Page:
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close this bookEnvironmentally Sound Technologies for Women in Agriculture (IIRR, 1996, 213 p.)
close this folderAnimal husbandry and dairying
View the documentSelection and breeding of cattle buffaloes
View the documentSelection and breeding of goats and sheep
View the documentSelection and breeding of swine
View the documentCommunity pasture management
View the documentCattle feeding
View the documentMake hay to preserve fodder
View the documentMake silage to preserve green fodder
View the documentImprove dry fodder by adding urea
View the documentUrea-molasses liquid mixture
View the documentUrea-molasses-mineral lick
View the documentClean milk production
View the documentLivestock diseases
View the documentCommon maladies in cattle
View the documentProtect your cattle from poisoning
View the documentAdaptation of livestock

Selection and breeding of goats and sheep

When selecting a goat or sheep for purchase, consider the following points:

General health

The animal should:

- take its feed and water regularly and display normal rumination.
- have normal skin and coat, bright eyes, alert ears, and moist muzzle.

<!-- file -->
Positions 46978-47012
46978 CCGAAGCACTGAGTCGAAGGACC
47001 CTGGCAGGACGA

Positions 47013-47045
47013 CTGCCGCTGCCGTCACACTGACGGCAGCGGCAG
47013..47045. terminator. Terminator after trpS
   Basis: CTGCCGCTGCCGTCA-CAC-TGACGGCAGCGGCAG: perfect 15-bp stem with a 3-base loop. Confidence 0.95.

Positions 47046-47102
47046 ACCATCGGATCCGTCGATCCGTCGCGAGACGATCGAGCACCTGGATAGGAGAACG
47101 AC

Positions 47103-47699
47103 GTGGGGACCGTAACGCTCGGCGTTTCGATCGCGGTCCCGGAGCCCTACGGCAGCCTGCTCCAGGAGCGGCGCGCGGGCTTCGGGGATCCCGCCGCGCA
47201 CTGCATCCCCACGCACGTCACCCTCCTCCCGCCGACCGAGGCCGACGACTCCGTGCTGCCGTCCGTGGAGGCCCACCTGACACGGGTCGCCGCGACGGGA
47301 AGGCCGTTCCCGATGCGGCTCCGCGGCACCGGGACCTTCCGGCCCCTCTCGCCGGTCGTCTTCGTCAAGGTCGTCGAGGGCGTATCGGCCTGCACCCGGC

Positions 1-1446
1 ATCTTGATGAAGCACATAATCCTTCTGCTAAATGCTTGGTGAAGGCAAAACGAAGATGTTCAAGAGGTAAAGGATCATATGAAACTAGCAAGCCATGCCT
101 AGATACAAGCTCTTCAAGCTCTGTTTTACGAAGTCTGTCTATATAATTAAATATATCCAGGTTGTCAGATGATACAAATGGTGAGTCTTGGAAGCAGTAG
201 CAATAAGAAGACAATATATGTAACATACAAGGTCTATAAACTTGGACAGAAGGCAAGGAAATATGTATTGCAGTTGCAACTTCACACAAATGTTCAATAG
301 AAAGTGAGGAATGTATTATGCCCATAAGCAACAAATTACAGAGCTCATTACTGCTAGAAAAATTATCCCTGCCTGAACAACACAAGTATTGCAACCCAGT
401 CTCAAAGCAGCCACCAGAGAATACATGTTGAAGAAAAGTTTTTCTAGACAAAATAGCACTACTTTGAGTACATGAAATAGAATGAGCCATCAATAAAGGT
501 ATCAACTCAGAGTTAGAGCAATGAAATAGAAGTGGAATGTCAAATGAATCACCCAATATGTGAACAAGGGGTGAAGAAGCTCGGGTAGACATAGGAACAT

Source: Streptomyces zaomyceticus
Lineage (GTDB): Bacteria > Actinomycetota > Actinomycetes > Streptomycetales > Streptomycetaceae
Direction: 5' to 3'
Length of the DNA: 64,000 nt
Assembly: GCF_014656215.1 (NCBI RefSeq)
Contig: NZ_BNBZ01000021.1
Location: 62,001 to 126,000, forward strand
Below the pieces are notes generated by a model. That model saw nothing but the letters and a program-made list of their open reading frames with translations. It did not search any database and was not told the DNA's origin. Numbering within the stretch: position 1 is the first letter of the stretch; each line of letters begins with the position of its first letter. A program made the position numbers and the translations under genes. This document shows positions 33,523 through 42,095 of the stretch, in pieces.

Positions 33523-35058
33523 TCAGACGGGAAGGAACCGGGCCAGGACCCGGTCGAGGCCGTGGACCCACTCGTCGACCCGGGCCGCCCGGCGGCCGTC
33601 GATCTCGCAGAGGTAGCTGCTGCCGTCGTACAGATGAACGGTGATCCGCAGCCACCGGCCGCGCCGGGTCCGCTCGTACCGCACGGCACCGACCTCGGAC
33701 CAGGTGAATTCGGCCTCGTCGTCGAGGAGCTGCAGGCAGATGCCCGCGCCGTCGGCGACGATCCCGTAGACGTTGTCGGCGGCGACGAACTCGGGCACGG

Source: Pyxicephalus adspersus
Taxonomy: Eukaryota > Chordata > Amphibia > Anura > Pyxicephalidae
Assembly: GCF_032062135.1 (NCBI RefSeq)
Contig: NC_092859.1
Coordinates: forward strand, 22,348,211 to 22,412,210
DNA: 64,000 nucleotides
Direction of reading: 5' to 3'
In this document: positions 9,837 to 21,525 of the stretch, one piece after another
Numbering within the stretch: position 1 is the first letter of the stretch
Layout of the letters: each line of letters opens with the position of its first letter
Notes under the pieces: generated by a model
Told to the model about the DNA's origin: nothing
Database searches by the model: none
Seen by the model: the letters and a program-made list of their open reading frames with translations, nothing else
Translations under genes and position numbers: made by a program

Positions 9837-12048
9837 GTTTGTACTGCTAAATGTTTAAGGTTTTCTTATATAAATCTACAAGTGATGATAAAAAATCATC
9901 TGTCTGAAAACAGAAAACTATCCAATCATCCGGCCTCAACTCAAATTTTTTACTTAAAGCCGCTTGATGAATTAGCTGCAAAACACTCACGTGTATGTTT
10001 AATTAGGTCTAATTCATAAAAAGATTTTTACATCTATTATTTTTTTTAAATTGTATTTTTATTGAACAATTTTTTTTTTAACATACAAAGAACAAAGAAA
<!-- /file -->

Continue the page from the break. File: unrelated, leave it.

- pass well-formed, normal dung, and normal urine.


Always select young animals. Count their teeth to estimate their age.

Number of teeth



8 milk teeth

birth to 1 year

birth to 1 year

1st pair permanent teeth

1 year to 1 year and 9 months

1 year and 2 months to 3 years

2nd pair permanent teeth

1 year and 9 months to 2 years and 6 months

3 to 4 years

3rd pair permanent teeth

2 years and 6 months to 3 years

4 to 5 years

4th pair permanent teeth

3 years and above

5 years and above

Teeth structure

Female goat

For milch goats For milking goats, look for:

- a well-developed udder with two teats, without defects or disease.
- an angular body, sloping slightly downward from the hind section to the neck.
- hind legs well-apart, allowing ample space for the udder.


Some goats and sheep give birth twice a year, some once a year, and others three times in 2 years. Animals which give birth three times in 2 years are preferred. Choose animals which:

- have high twinning rates (produce twins).
- produce a lot of milk, for quick growth of offspring.


Sell kids and lambs at between 3 and 6 months of age. Keep the best animals for replacement stock.


Mate your animal 14-20 hours after the onset of estrus. Your breeding ram (male sheep) or buck (male goat) should be strong and healthy with a muscular physique, typical of its breed. Look for good loins, strong quarters, and well-developed testes. One male can serve 30-50 females.

Heat detection

A ewe in estrus will:

- bleat (cry loudly).
- wag its tail frequently.
- stand still when mounted.
- try to join the ram.